SCA takes its name from the fact that the surrogate function is convex by construction. Differently from MM, constructing a convex surrogate function is not difficult. This facilitates the use of SCA in many applications. The SCA description is very simple as summarized in Algorithm B.8.

**Algorithm B.8**: SCA to solve the general problem in (B.13).

Choose initial point \(\bm{x}^0\in\mathcal{X}\) and sequence \(\{\gamma^k\}\);

Set \(k \gets 0\);

**repeat**

- Construct surrogate of \(f(\bm{x})\) around current point \(\bm{x}^k\) as \(\tilde{f}\left(\bm{x};\bm{x}^k\right)\);
- Obtain intermediate point by solving the surrogate convex problem: \[\hat{\bm{x}}^{k+1} = \underset{\bm{x}\in\mathcal{X}}{\textm{arg min}}\;\tilde{f}\left(\bm{x};\bm{x}^k\right);\]
- Obtain next iterate by averaging the intermediate point with the previous one: \[\bm{x}^{k+1} = \bm{x}^{k} + \gamma^k \left(\hat{\bm{x}}^{k+1} - \bm{x}^{k}\right);\]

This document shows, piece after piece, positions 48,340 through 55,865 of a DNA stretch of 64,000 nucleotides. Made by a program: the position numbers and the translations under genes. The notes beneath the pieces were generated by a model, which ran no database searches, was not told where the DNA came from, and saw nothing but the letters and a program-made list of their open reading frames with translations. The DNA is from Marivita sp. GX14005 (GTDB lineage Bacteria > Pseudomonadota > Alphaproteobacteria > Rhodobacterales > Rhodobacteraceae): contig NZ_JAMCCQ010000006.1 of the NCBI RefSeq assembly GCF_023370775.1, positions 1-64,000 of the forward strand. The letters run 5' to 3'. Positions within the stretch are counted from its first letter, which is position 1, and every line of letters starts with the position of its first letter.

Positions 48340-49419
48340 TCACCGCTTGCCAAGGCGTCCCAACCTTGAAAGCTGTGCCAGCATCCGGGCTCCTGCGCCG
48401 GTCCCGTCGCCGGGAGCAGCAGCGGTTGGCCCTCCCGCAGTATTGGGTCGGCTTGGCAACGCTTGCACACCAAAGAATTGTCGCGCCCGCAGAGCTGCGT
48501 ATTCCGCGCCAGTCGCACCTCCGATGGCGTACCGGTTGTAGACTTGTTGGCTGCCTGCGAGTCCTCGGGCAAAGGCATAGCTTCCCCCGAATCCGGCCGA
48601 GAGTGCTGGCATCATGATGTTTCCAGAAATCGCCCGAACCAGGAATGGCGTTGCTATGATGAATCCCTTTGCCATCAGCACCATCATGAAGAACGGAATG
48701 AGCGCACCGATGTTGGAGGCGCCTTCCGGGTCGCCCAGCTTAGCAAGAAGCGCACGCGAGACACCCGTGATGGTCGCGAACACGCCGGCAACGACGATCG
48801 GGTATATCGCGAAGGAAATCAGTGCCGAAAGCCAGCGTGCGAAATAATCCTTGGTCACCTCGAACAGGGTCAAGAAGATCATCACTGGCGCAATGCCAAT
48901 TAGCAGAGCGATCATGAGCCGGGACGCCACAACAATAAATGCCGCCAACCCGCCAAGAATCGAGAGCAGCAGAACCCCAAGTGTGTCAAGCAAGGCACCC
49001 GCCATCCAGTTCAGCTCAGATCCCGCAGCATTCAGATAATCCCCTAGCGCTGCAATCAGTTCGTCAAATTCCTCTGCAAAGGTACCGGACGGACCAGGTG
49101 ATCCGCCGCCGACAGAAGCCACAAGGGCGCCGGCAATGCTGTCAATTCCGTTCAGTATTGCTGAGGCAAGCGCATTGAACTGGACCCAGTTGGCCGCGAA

- \(k \gets k+1\);

**until** convergence;

#### Gradient descent method as SCA

Consider the unconstrained problem \[ \begin{array}{ll} \underset{\bm{x}}{\textm{minimize}} & f(\bm{x}). \end{array} \] If we now employ SCA with the surrogate function \[ \tilde{f}\left(\bm{x};\bm{x}^k\right) = f\left(\bm{x}^k\right) + \nabla f\left(\bm{x}^k\right)^\T \left(\bm{x} - \bm{x}^k\right) + \frac{1}{2\alpha^k}\|\bm{x} - \bm{x}^k\|^2, \] then to minimize the convex function \(\tilde{f}\left(\bm{x};\bm{x}^k\right)\) we just need to set its gradient to zero, leading to the solution \(\bm{x} = \bm{x}^k - \alpha^k \nabla f\left(\bm{x}^k\right).\) Thus, the iterations are \[ \bm{x}^{k+1} = \bm{x}^k - \alpha^k \nabla f\left(\bm{x}^k\right), \qquad k=0,1,2,\dots \] which coincides with the gradient descent method.

#### Newton method as SCA